"Syringe and Vaccine" by NIAID is licensed under CC BY 2.0

Arizona Gov. Doug Ducey sparked debate this fall with his policy ruling out COVID-19 vaccine and mask mandates in the state’s public schools. One Jewish politician has been vocal with her objection.

Alma Hernandez, a Jewish Democrat representing District 3 in the Arizona House of Representatives, favors vaccine mandates in all of Arizona’s schools. “When it comes to vaccine mandates, I think that’s something that is very important (to) public health,” she said.

Private Jewish schools, which have freedom to implement their own policies, are also divided on the issue.

Pardes Jewish Day School requires children to wear masks indoors and social distance in classrooms, but does not require masks outside. Vaccines are also not required, as most of the children attending the school are too young to receive the vaccine.

Chanie Gluck-Yetnikoff, a member of Pardes’ COVID Task Force and a parent at the school, said that Pardes’ policies are heavily based on the opinions of two pediatricians on its task force.

“The (pediatricians’) advice has been to keep the masks on because they’ve seen a much lower spread… of any kind of illness with the masks being on,” she said.

Gluck-Yetnikoff said that the school was originally planning to have optional masks, but after COVID cases began to rise in August, leadership decided that the best course of action was to reinstate the mask mandate.

“After the holidays, we’ll reassess,” she said.

There are concerns about having young children wear masks, and some parents have brought up issues such as not being able to see the children’s facial expressions, but Gluck-Yetnikoff said that Pardes takes parent’s views into account, and many parents seem to be in favor of a mandate.

“We’re trying to make the best decisions with the information that we have,” she said.

If children do contract the virus, the rest of their class does not have to be quarantined, according to CDC guidelines.

“Even if there’s an outbreak, we’re not making the whole class quarantine,” Gluck-Yetnikoff said.

School leaders will be meeting next week to discuss how they move forward.

“We’re watching the numbers very carefully,” she said.

Rabbi Raphael Landesman, the principal of Shearim Torah High School for Girls, disagrees with the idea of schools enforcing mandates. He made sure that his school allows his students and their parents to choose how they protect themselves from COVID.

“We feel that people have the power now to make a choice,” he said.

“Our policy is that we don’t require either [vaccines or masks],” he said. “People are allowed to wear masks if they choose… but we don’t mandate it because people who want to be protected can be protected.”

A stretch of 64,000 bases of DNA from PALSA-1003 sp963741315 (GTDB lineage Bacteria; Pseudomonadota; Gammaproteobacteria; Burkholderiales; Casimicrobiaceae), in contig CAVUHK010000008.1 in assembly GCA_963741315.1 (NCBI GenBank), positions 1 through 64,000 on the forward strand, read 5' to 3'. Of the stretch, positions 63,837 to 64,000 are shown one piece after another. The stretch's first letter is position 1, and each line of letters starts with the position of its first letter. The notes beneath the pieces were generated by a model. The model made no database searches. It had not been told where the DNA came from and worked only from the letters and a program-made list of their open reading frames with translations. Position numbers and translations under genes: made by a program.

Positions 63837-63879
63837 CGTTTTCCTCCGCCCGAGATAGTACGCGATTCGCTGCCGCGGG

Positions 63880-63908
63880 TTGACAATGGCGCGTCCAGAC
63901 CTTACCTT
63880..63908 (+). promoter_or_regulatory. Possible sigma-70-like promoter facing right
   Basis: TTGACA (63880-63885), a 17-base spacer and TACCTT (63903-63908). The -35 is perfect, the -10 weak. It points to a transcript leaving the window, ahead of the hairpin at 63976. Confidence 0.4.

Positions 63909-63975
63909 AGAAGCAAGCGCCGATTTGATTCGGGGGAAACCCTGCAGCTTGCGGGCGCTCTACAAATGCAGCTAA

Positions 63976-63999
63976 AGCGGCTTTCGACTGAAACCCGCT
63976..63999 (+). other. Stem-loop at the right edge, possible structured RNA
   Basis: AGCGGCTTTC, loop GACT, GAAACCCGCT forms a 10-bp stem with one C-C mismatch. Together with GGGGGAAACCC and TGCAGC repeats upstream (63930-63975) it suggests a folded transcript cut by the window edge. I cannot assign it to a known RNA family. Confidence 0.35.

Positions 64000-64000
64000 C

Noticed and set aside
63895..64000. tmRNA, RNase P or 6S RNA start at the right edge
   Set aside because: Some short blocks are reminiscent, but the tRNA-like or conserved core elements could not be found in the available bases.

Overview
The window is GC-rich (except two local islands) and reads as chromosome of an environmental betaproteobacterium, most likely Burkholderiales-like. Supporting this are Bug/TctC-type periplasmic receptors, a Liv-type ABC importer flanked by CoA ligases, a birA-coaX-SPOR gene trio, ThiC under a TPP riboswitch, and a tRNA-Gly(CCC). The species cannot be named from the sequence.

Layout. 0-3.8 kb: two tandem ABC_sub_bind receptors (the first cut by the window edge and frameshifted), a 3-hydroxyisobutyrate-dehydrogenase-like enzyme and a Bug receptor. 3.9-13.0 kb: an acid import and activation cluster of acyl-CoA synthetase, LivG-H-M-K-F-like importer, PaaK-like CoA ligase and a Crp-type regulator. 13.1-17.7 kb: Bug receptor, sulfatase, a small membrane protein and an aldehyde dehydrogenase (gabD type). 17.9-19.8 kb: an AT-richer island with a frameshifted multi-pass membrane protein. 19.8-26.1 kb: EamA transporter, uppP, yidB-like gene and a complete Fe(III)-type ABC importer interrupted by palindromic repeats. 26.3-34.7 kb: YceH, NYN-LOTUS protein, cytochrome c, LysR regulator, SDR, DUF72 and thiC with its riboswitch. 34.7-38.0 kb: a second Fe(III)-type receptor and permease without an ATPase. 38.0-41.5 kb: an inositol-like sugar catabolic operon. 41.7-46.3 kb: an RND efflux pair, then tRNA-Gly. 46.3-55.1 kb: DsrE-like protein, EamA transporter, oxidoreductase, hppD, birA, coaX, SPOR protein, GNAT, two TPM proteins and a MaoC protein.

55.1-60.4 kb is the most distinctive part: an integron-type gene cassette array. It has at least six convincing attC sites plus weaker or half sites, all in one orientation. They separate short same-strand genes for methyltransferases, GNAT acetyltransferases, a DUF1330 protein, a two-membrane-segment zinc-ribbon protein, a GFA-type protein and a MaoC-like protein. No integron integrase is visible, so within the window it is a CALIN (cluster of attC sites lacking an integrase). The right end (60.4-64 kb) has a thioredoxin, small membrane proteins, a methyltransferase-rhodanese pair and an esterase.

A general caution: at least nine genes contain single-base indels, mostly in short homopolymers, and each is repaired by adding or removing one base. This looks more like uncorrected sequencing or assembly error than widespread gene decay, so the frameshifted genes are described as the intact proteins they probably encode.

Landesman has faced backlash from parents in the past year regarding the mask rules for the 2020-21 school year, but has seen little concern over the past few months.

“Last year we had masks for most of the year and we were pretty tough about it,” he said.

This year, he has decided to be guided by Maricopa County’s handling of the virus.

“It seems to me that the general attitude of the community around us, and the city around us, is that we are not taking precautions to prevent COVID-19,” he said, citing the lack of mask requirements in restaurants and stores. But he wonders if requiring masks in his schools would hasten the end of the pandemic.

“I don’t know if efforts on our part would really be all that productive anyway,” he said.

Despite his views against mandates, Landesman said he would comply if the state government decided to put a vaccine mandate into place.

“We would follow whatever was mandated for us, we’re not here to fight,” he said. However, a county-wide mandate “does not seem to be the direction that the state has ever taken in the fight against COVID-19.”

Regardless of Landesman’s strong views about vaccines and masks at his school, he is open to change.

“I think we would consider changing our policy if there were an outbreak,” Landesman said.

Hernandez, on the other hand, sees value in the mandates and spoke out against Ducey’s recent decision to challenge Maricopa County Superior Court Judge Katherine Cooper’s ruling allowing them in schools.

Hernandez said that when it comes to putting vaccine and mask mandates into place in our schools, it is important to take every precaution to keep teachers, students and the community safe.

“It’s no different than any other vaccination that is required,” she said.

Hernandez would approve of a vaccine mandate in Arizona similar to California’s, which requires every eligible child in LA county to receive a vaccination in order to attend school. “We shouldn’t put others in danger because one individual doesn’t want to do something,” she said. JN